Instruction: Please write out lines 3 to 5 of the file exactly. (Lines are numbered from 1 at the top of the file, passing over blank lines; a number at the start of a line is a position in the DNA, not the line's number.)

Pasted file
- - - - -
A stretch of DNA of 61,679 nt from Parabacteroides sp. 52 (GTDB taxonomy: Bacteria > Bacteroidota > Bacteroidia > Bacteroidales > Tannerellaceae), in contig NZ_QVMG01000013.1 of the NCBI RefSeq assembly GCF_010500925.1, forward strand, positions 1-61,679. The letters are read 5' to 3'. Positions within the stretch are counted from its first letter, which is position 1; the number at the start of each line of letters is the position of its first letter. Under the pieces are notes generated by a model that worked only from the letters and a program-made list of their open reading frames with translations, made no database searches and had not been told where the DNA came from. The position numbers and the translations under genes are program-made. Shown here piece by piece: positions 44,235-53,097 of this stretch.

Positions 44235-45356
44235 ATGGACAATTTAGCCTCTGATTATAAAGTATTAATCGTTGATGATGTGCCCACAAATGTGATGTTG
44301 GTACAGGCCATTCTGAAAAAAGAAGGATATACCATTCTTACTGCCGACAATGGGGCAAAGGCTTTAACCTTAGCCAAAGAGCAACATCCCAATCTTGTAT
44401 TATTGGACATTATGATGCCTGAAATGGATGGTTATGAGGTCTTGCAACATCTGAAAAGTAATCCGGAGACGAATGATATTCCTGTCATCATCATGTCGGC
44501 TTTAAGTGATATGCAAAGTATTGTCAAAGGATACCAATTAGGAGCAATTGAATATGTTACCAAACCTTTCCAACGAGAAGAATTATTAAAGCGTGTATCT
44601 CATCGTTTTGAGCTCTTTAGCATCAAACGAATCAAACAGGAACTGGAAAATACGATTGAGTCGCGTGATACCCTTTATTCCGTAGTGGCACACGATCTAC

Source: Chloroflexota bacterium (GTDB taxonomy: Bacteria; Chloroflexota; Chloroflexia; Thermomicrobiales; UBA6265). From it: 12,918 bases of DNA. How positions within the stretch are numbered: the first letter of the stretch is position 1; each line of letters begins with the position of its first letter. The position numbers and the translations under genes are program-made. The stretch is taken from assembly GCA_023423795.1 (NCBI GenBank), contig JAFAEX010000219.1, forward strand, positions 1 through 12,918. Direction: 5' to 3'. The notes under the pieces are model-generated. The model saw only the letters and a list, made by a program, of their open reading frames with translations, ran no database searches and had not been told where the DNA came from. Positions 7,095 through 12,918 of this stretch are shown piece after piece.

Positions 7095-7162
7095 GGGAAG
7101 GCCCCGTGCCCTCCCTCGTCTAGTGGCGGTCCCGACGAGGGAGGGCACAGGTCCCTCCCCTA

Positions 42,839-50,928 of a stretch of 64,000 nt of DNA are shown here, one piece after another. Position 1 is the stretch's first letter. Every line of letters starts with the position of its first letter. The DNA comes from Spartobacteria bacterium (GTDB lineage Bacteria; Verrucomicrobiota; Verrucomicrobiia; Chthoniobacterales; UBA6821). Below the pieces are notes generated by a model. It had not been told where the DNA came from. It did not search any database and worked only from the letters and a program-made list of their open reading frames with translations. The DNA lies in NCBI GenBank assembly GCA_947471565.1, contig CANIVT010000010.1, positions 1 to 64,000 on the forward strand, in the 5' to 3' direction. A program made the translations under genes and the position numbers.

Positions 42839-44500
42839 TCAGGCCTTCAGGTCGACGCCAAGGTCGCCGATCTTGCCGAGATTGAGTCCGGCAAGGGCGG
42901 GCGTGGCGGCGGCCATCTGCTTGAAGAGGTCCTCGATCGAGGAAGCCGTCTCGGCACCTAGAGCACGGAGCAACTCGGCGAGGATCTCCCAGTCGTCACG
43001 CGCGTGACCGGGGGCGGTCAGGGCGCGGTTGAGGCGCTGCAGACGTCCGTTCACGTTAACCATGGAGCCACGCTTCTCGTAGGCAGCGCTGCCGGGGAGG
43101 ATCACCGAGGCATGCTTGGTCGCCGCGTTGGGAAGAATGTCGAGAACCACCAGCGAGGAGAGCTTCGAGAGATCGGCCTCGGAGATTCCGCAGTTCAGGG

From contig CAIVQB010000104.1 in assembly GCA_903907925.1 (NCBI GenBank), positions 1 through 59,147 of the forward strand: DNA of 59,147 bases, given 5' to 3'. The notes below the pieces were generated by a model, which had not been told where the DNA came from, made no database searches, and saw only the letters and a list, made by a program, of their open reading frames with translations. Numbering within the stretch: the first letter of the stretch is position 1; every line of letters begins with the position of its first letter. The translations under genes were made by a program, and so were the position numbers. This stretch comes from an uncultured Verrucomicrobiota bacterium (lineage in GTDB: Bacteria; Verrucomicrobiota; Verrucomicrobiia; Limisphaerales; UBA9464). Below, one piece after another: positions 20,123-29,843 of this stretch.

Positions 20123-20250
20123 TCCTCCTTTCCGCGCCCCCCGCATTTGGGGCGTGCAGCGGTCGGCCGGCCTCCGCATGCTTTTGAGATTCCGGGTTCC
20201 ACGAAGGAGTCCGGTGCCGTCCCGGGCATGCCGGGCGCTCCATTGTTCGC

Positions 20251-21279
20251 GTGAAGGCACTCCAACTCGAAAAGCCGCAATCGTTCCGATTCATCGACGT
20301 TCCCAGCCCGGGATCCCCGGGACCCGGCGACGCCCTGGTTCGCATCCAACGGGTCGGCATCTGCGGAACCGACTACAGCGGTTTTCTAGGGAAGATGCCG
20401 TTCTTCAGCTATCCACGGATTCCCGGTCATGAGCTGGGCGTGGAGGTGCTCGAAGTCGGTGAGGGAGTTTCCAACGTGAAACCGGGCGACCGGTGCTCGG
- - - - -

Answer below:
44235 ATGGACAATTTAGCCTCTGATTATAAAGTATTAATCGTTGATGATGTGCCCACAAATGTGATGTTG
44301 GTACAGGCCATTCTGAAAAAAGAAGGATATACCATTCTTACTGCCGACAATGGGGCAAAGGCTTTAACCTTAGCCAAAGAGCAACATCCCAATCTTGTAT
44401 TATTGGACATTATGATGCCTGAAATGGATGGTTATGAGGTCTTGCAACATCTGAAAAGTAATCCGGAGACGAATGATATTCCTGTCATCATCATGTCGGC